A team of explorers discover a clue to the origins of mankind on Earth, leading them on a journey to the darkest corners of the universe. There, they must fight a terrifying battle to save the future of the human race.
A soldier is dumped on a waste disposal planet and lives among a community of crash survivors on the planet and takes it upon himself to defend his new home when genetic engineered soldiers are ordered to eliminate the crash survivors.
Paul W.S. Anderson
Jason Scott Lee,
In 2018, a mysterious new weapon in the war against the machines, half-human and half-machine, comes to John Connor on the eve of a resistance attack on Skynet. But whose side is he on, and can he be trusted?
Set in the near future, where robot boxing is a top sport, a struggling promoter feels he's found a champion in a discarded robot. During his hopeful rise to the top, he discovers he has an 11-year-old son who wants to know his father.
This film is set in 2093 and takes place in the same universe as the 'Alien' movies. A group of explorers, including some archaeologists, are on an "undisclosed" mission. They arrive at a planet millions of miles away from Earth. The team spot what they believe to be signs of civilization. They go to investigate and find more than just signs, they find conclusive evidence. But some of them have an ulterior motive for being there, including the Weyland Corporation. They believe that this is where the human race actually came from. Things soon turn from excitement to survival once inside their discovery. Written by
Michael Hallows Eve
During production, Ridley Scott kept the use of computer-generated imagery as low as possible, using CGI mainly in space scenes; Scott recalled advice VFXpert Douglas Trumbull gave him on the set of Blade Runner (1982): "If you can do it live, do it live", and also claimed that practical VFX was more cost-effective than digital VFX. See more »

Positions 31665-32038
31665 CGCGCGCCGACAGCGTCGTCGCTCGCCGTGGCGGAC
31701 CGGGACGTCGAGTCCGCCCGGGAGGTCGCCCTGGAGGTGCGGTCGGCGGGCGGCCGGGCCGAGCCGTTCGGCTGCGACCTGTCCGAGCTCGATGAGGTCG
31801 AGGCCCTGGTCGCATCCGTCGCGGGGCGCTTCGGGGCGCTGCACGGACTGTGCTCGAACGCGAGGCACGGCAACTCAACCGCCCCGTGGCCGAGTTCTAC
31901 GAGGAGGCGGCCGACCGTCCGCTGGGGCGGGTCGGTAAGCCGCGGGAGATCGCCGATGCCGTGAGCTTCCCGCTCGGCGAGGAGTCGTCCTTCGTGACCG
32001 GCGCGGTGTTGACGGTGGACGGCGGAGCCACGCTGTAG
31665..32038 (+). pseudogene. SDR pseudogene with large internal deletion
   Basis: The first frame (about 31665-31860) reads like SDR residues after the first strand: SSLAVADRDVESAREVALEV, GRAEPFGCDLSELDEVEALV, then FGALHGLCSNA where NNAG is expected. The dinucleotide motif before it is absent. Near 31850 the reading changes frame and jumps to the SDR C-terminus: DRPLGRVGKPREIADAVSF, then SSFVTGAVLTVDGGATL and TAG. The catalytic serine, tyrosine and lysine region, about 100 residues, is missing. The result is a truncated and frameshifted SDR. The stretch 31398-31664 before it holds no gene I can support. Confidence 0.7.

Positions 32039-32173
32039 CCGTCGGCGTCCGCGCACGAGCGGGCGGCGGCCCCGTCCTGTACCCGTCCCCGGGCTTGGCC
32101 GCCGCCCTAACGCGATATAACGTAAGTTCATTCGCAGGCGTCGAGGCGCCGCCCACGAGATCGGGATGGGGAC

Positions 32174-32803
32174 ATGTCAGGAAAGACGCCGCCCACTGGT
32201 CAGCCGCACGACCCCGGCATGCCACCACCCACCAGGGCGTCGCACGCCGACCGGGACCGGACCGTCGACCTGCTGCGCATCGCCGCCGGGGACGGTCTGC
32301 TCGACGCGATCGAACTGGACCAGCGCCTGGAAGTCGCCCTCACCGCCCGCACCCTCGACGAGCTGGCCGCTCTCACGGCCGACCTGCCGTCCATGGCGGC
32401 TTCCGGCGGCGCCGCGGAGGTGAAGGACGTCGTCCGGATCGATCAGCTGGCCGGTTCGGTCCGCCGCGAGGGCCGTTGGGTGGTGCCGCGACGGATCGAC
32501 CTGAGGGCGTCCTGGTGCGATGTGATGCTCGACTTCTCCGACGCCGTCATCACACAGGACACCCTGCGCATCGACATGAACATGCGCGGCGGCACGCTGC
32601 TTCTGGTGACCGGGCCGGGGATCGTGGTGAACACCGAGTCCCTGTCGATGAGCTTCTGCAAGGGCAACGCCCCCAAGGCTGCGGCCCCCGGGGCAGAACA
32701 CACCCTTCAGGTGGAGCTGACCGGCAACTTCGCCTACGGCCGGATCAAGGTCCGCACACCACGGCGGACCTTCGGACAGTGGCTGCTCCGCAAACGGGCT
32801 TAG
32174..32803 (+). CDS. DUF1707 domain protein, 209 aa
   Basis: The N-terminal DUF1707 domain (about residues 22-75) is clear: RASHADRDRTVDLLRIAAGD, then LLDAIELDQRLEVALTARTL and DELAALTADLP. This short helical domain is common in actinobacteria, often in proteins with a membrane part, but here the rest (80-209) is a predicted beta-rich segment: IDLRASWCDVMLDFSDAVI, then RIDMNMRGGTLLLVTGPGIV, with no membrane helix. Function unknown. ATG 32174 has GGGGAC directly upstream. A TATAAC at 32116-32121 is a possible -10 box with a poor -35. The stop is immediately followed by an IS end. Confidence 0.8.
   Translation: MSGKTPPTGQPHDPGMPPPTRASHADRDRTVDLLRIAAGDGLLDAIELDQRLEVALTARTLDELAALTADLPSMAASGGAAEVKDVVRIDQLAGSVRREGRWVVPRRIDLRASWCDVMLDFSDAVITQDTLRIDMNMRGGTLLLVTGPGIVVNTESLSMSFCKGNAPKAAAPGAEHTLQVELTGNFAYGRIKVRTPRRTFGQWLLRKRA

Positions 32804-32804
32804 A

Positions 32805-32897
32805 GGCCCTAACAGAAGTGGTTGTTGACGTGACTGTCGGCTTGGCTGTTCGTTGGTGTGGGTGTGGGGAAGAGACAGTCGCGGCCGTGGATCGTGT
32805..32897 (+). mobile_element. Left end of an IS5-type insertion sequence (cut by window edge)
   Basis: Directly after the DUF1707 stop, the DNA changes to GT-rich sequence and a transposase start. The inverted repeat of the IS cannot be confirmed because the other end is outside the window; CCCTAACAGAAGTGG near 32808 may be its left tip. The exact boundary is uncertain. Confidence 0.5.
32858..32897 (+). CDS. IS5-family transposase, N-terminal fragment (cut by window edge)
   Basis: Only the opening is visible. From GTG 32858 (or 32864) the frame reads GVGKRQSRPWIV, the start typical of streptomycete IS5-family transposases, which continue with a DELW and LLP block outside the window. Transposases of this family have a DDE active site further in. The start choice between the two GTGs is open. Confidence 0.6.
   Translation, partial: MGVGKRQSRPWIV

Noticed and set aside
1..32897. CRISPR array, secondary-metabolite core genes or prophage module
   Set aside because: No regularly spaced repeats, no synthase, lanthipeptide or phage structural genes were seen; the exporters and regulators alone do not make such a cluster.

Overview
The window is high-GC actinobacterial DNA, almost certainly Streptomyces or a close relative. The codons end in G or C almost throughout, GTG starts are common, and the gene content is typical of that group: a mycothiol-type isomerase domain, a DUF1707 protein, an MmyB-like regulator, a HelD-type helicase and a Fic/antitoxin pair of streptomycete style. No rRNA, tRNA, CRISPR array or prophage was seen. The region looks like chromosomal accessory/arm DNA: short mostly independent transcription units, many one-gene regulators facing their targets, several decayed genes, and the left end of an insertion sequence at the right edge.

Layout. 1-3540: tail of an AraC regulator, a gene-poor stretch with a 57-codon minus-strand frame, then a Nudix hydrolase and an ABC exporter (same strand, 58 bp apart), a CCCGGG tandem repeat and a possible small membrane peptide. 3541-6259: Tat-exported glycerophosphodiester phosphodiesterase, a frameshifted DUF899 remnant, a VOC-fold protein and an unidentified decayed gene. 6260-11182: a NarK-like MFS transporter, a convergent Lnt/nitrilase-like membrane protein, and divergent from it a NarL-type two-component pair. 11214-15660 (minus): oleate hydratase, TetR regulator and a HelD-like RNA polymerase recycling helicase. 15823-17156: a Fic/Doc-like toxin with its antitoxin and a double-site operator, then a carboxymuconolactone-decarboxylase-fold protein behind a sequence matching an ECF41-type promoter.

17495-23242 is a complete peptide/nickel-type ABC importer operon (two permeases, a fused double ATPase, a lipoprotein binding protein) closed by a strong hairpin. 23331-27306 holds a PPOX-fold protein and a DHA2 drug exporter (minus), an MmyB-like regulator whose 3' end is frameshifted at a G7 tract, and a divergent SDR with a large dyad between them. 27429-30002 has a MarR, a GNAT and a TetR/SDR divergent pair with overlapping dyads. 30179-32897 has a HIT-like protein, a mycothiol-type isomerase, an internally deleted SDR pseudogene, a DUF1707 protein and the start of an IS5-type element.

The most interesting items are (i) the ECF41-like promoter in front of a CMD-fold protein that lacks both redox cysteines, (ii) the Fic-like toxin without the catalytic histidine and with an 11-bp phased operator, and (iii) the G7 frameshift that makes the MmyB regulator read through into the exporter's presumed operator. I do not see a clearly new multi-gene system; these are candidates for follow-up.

Just before Dr Holloway points out the area to land, he unstraps himself from his chair. While leaving the chair he bumps it and you can clearly see the chair is loose on the floor. See more »
I've given 4 only for the impressive visuals in the movie.
As for the rest... the science is consistently nonsense, the Christian religious references make no sense in the context of Christianity. The creationism vs evolution references are lame and philosophically weak, un-thought-through and poorly presented. The acting is so so and does nothing to save the story, which is dull and unimaginative.
A few specifically ridiculous things...
Why hire such a pair of twits as the geologist and the biologist for such an expensive and important mission? Did they ask for volunteers at the unemployment office? Come to that, how could they have such a crew of unprofessional clowns for a $1 trillion mission?
Can a surgery be any more ridiculously fake? Spray on a bit of "anaesthetic" and perform a Caesarian on a struggling woman?
How can there be such a powerful storm of such large particles and no- one's suits or helmets have any real damage? And there isn't piles of the stuff building up everywhere? Did it evaporate?
I suppose David's ability to read and speak a 2000 year old language isn't 'too' ridiculous, though it is still ridiculous.
To enjoy this movie one must have to a good level of scientific and religious illiteracy, or an exceptional ability to suspend belief and ignore the silliness of the whole thing.
And the attempt to link it to Alien was pathetic. To compare the movie to Alien at all is an insult to a true classic and that they'd make such a poor movie today with its big budget should be an embarrassment to its makers.
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